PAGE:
If you have been experiencing acid reflux, changing your sleeping positing can help reduce the high frequency. People who may have acid reflux should avoid sleeping on their backs at all times. Sleeping on your back makes it easier for your acid to seep into the esophageal region and stay trapped there. If you sleep on your back, you will be more likely to experience severe effects of the condition for a longer time. Sleeping on your right side can be just as bad for your acid reflux. In this position, your stomach is above your esophageal tract, with the LES likely experiencing some leaking.
Sleeping on the left is ideal for people suffering from acid reflux. In this position, gravity prevents any leakage into the esophageal tract. Any acid that spills out of the LES will quickly head back into the stomach, allowing for quick resolution. You may still experience some effects of acid reflux, but it is far less severe than that experienced while lying on your right or back. Using an incline or special pillow can help prop up your body and prevent leakage even further.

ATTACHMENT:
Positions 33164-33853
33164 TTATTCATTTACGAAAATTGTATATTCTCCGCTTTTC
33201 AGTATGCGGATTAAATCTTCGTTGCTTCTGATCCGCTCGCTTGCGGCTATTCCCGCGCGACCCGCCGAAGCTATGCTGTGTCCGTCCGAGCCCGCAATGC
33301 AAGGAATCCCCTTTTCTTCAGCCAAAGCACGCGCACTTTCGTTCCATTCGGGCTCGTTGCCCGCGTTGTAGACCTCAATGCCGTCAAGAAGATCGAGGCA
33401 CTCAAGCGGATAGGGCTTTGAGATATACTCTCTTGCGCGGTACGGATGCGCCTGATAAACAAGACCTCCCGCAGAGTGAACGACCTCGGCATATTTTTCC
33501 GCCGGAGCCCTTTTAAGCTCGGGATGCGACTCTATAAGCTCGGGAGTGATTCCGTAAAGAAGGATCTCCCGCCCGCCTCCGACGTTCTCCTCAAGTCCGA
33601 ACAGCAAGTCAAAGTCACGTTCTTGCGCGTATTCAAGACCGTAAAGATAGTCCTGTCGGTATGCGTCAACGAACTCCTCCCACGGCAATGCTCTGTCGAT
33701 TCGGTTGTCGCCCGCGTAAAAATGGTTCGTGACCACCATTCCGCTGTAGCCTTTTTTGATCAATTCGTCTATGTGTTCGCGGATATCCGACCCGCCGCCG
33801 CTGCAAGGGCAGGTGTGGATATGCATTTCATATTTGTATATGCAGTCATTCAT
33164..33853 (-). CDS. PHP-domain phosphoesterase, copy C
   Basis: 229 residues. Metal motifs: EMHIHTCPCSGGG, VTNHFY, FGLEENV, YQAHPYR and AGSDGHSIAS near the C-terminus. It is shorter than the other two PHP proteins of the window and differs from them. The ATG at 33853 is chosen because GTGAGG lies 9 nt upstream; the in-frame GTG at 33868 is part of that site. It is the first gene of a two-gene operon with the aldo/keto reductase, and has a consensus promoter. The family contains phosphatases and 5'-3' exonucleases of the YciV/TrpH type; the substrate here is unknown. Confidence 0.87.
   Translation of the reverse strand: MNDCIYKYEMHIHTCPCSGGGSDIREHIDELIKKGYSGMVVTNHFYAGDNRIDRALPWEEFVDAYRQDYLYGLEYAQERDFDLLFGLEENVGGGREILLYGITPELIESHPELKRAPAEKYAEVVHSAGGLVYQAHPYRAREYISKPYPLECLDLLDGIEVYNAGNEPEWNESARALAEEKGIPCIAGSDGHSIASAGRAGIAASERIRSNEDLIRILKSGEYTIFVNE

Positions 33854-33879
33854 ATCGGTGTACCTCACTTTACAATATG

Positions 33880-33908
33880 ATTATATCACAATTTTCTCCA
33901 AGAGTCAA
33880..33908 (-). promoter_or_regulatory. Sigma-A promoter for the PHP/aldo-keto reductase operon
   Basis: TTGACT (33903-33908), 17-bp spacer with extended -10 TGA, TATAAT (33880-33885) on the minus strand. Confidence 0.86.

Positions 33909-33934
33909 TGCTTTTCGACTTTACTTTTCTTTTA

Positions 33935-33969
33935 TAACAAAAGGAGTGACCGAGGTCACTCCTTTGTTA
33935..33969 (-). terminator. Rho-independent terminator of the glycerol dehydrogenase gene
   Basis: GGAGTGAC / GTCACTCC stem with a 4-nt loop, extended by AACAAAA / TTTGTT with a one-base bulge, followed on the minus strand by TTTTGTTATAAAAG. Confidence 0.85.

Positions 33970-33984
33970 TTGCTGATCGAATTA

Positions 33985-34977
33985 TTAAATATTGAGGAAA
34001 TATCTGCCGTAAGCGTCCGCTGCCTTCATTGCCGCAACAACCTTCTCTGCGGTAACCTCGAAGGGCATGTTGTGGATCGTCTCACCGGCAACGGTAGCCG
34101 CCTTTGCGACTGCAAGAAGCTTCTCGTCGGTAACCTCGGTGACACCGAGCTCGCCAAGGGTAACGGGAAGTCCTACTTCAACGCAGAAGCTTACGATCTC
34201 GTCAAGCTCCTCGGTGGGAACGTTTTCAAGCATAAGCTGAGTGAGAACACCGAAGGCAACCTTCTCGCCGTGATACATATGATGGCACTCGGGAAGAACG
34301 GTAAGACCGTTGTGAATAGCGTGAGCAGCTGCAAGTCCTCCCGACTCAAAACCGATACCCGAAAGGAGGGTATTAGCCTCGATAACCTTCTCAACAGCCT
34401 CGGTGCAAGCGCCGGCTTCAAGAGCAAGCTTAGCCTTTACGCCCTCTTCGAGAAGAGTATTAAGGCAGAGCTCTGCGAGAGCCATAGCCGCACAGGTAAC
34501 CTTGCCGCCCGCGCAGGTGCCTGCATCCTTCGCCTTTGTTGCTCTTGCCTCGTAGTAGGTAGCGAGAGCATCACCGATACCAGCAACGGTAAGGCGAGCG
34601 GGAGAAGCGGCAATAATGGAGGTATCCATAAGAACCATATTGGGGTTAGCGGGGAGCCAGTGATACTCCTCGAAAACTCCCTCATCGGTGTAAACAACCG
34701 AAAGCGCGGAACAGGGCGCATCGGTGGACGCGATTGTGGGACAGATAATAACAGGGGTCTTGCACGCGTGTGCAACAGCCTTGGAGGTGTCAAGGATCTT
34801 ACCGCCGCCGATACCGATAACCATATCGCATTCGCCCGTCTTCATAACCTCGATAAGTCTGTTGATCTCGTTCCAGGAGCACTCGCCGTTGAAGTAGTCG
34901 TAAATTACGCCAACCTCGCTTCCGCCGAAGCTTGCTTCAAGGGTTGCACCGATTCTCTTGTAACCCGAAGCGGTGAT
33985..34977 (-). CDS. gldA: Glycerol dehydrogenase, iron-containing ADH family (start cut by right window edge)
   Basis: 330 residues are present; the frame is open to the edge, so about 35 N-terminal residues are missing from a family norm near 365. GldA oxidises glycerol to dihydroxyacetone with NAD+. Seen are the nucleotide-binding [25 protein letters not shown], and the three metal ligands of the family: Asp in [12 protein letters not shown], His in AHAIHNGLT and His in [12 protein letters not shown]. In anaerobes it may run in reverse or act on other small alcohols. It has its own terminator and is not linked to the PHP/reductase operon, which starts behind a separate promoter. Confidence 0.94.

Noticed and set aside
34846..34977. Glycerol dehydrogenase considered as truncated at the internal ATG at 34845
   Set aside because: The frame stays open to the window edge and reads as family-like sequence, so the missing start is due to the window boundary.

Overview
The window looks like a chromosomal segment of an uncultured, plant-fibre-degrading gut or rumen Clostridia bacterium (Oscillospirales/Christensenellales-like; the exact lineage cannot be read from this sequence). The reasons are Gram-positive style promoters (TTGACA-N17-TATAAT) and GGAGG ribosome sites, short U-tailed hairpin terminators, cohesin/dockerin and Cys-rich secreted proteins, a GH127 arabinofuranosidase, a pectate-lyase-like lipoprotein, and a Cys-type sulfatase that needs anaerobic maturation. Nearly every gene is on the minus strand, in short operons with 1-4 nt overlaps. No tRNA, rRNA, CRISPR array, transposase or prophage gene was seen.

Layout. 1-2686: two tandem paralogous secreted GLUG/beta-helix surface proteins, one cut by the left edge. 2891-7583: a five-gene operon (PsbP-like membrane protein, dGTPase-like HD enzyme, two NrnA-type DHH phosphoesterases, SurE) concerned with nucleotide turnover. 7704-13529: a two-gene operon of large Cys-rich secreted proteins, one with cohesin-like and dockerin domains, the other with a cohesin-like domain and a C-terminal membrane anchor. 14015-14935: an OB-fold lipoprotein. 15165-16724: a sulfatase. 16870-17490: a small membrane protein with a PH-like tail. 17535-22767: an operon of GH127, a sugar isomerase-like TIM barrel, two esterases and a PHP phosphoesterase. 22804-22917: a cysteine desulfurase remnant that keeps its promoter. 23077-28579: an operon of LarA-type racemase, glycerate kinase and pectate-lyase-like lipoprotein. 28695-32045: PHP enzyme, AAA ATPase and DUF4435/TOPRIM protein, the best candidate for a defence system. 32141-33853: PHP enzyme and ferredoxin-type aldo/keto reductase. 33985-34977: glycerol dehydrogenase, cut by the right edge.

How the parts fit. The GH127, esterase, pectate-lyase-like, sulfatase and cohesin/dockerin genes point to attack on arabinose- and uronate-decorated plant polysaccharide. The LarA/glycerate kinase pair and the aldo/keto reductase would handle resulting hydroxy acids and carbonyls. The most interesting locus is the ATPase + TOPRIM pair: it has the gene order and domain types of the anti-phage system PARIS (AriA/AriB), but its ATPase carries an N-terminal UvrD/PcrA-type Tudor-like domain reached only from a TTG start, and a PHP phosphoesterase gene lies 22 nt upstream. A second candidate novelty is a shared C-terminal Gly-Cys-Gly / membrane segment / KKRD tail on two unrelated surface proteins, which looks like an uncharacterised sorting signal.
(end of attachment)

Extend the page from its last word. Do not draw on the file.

How to take up better sleep hygiene to address acid reflux
Sleep hygiene is a group of pre-bed rituals that help to ensure you get the recommended quality and quantity of sleep every night. Good sleep hygiene will result in improved sleep, which can be crucial to great health. An ideal schedule could even help you curb acid reflux, ensuring better nights for you and your family. Here are a few measures that could help out.
Avoiding certain beverages before bed
Alcoholic beverages and sleeping pills will relax your body’s muscles, making the LES valve more likely to seep acid into your esophageal tract. This can increase the likelihood of acid reflux during your night. Other beverages, such as caffeinated drinks, will upset the balance of your stomach and may increase the likelihood of acid reflux. Cutting these out for a sufficient length of time before bed, about two to three hours, will help keep acid reflux in check.
Changing your mattress